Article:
You are here

What Are the Most Reliable Sources about Jesus?

Printer-friendly version

What Are the Most Reliable Sources about Jesus?

Robert M. Bowman Jr.

Papyrus 52, New Testament manuscript fragment, ca. AD 115

Papyrus 52, oldest known manuscript fragment of the New Testament (ca. AD 115)
P52, a papyrus fragment of John dating from the early 2nd century.

This is a brief summary of a longer, heavily documented article, “What are Good Sources about Jesus?” (Part 2 in the series “The Bottom-Line Guide to Jesus”).

The existence of Jesus of Nazareth, a Jewish teacher from Galilee executed by crucifixion at the order of Pontius Pilate, is well-established historical fact. But where can we find reliable information about him? For Christians, the best sources are the four New Testament Gospels: Matthew, Mark, Luke, and John. However, many people today challenge their reliability and often tout other writings as superior sources of information about Jesus. If we are to know the truth about Jesus, we need to know how reliable the available sources are.

Here are the main writings that people of various beliefs argue are the best sources of information about Jesus: 

  • The four Gospels in the New Testament
  • Ancient apocrypha not in the New Testament, notably the “Gnostic gospels”
  • The late medieval Islamic text called the Gospel of Barnabas
  • Modern texts such as the Book of Mormon, Life of Saint Issa, and Aquarian Gospel of Jesus the Christ

To gauge the historical value of these books, we need to consider (1) the textual evidence, (2) when and by whom they were written, (3) what sort of books they are, and (4) how well they fit Jesus’ historical context.

The Truth about the Texts

The four New Testament Gospels enjoy extensive ancient textual evidence. We have multiple fragments of Gospel manuscripts from the second and third centuries, including a fragment of John copied perhaps 25 years after it was written. We have complete copies of all four Gospels in their original Greek language from the mid-300s and thereafter. This manuscript evidence is far superior to that of all the other books about Jesus. Indeed, it is much better than the manuscript evidence for virtually all other ancient writings.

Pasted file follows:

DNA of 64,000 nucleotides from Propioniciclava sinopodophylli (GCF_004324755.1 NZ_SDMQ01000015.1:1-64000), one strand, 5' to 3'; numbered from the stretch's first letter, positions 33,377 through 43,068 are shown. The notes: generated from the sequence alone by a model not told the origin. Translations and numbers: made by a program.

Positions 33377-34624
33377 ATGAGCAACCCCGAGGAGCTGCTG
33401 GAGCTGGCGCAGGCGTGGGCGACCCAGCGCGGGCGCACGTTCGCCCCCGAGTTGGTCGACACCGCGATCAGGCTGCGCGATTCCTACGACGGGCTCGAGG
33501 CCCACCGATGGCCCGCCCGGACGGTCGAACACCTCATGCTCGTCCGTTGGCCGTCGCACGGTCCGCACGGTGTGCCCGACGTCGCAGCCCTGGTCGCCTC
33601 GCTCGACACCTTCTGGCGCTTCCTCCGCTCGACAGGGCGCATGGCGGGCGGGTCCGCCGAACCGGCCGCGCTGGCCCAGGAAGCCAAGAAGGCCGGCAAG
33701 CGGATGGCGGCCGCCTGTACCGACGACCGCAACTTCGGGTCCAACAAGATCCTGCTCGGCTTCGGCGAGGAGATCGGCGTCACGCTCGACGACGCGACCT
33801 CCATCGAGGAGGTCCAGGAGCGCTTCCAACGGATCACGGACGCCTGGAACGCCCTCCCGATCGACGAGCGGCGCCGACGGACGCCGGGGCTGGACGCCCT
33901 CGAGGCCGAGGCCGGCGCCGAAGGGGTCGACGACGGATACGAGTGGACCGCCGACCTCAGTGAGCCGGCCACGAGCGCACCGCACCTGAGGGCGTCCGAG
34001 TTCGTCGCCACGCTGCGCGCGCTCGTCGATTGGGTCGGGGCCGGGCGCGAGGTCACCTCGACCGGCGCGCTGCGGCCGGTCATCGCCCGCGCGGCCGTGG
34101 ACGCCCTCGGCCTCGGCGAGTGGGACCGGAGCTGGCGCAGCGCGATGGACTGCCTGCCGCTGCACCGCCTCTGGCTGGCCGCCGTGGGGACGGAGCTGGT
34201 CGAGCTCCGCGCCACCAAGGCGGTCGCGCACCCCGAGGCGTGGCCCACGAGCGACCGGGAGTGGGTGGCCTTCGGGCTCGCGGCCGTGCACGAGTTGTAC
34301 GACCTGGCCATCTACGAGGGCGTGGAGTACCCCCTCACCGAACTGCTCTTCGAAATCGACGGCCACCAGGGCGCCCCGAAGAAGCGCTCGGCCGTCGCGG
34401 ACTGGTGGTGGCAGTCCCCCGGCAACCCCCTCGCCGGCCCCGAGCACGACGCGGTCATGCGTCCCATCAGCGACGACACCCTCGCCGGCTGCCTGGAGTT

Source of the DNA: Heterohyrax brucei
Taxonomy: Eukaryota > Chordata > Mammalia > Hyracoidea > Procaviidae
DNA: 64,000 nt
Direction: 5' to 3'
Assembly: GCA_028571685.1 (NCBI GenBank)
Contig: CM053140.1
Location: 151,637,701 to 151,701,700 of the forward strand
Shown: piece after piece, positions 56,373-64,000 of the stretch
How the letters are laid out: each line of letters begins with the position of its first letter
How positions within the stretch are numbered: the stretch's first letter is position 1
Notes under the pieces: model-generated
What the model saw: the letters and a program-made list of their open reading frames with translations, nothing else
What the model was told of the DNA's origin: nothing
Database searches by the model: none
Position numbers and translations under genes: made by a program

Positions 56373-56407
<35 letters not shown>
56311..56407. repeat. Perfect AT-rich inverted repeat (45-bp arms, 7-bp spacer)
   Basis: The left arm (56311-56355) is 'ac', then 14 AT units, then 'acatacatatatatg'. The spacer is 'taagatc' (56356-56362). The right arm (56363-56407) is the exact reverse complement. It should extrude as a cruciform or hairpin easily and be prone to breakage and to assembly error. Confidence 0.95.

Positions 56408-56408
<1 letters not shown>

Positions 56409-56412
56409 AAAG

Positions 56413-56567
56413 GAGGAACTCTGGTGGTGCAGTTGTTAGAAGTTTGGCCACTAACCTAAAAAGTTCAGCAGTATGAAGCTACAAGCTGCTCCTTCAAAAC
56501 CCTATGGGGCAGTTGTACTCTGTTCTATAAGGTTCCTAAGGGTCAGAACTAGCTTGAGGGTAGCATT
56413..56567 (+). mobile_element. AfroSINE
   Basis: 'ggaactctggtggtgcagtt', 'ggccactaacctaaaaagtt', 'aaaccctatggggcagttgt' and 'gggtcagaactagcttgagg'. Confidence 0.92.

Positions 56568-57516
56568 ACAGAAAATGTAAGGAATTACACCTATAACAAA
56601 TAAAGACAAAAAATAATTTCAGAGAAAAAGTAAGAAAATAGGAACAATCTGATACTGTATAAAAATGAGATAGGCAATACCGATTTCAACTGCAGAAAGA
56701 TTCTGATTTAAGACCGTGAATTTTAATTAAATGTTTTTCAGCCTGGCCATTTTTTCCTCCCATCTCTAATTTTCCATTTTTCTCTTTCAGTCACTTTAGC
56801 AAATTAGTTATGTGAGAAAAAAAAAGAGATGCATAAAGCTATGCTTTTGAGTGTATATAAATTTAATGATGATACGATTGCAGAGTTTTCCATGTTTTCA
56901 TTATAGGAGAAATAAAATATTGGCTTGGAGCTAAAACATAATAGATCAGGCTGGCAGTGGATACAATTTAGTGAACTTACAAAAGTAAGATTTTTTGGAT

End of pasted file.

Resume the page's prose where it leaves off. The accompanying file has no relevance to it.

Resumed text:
By contrast, the ancient textual evidence is sparse for the ancient apocryphal gospels. We have no complete copies of any of them in their original Greek text. For example, there is just one fourth-century copy of the Gospel of Thomas in Coptic and a few earlier fragments in Greek. And that’s better than the others. We have no complete copies in any language of the Gospel of Peter or the Gospel of Mary. At least we have some ancient fragments of these books. We have no ancient textual evidence for any of the others. The earliest copy of the Gospel of Barnabas was made about 1600 in Italian! The earliest known text for the Book of Mormon is the one Joseph Smith dictated in 1829. Nicolas Notovitch claimed that his 1894 Life of Saint Issa was based on scrolls read to him by Buddhist monks in Tibet, but investigators determined that no such scrolls ever existed.

Determining the Dates

Since Jesus was crucified in either AD 30 or 33, the closer a source is to those dates the better. The scholarly consensus dates all four Gospels between about AD 50 and 100, within the lifetimes of at least some of the eyewitnesses who knew Jesus personally. The Gospels do not name their authors, but Christians in the early second century (about AD 100 to 125) identified the authors by name.